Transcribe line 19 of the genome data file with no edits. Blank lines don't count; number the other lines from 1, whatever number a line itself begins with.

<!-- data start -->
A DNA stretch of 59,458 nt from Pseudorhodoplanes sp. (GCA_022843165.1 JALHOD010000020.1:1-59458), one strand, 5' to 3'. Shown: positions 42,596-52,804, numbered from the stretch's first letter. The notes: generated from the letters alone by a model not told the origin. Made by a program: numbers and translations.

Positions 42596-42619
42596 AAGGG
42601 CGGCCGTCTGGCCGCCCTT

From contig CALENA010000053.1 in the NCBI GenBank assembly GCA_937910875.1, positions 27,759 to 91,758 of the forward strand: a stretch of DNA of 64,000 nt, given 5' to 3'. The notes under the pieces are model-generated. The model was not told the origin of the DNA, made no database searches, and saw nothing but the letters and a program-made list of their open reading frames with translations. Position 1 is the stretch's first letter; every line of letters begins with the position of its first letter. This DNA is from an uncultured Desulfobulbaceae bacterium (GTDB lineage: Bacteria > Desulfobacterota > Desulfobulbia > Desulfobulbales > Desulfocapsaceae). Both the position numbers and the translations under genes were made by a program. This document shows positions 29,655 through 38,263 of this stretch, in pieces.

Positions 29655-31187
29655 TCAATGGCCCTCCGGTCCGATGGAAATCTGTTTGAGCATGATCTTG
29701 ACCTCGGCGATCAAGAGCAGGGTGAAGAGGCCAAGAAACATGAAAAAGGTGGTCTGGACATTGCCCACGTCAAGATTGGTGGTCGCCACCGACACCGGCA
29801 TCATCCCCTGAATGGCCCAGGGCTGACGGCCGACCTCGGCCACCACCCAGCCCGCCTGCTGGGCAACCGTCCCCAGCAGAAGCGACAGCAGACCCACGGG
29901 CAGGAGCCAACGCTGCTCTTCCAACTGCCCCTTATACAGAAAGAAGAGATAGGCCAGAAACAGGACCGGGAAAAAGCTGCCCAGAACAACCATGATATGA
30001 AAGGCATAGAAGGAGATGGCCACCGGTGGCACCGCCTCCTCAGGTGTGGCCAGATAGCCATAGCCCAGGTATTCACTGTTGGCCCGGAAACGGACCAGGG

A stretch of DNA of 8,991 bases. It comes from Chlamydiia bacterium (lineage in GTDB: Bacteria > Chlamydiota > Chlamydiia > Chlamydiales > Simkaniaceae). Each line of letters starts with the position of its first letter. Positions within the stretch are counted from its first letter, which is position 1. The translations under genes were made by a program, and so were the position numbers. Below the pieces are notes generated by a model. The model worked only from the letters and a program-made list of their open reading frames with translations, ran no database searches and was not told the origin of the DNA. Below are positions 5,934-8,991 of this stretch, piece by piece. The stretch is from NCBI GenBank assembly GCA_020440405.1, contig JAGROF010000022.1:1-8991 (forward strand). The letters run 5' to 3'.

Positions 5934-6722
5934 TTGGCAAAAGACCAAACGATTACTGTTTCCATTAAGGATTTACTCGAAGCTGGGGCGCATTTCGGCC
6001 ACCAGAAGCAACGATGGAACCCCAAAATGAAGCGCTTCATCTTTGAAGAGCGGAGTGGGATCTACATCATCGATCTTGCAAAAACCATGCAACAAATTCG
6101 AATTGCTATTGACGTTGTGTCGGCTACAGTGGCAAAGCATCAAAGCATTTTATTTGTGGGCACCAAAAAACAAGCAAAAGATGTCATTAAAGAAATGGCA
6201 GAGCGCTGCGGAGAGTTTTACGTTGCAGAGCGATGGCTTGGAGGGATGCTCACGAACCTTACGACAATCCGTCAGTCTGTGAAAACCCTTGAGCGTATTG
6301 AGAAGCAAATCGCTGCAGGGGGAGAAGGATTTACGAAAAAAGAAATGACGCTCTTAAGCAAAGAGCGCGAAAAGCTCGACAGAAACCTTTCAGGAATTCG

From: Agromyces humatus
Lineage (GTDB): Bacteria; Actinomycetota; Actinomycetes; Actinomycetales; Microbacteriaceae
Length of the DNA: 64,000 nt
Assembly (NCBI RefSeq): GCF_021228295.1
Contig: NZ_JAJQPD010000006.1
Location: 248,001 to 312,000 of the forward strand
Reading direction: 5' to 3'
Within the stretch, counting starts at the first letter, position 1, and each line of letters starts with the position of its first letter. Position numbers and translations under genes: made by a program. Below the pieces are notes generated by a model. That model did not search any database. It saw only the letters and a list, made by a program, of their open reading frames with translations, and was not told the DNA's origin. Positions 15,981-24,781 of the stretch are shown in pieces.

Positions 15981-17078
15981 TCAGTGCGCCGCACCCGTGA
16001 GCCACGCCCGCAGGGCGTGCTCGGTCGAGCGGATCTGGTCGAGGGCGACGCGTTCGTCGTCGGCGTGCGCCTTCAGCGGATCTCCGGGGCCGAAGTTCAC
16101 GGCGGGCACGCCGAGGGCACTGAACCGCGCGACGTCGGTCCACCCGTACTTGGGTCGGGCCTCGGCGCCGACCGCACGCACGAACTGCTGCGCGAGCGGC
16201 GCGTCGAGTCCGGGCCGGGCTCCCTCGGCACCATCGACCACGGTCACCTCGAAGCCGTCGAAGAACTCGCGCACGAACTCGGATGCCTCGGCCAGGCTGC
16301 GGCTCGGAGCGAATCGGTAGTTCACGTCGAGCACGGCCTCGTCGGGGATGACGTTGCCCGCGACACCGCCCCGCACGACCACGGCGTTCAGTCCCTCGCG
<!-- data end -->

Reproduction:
From: Agromyces humatus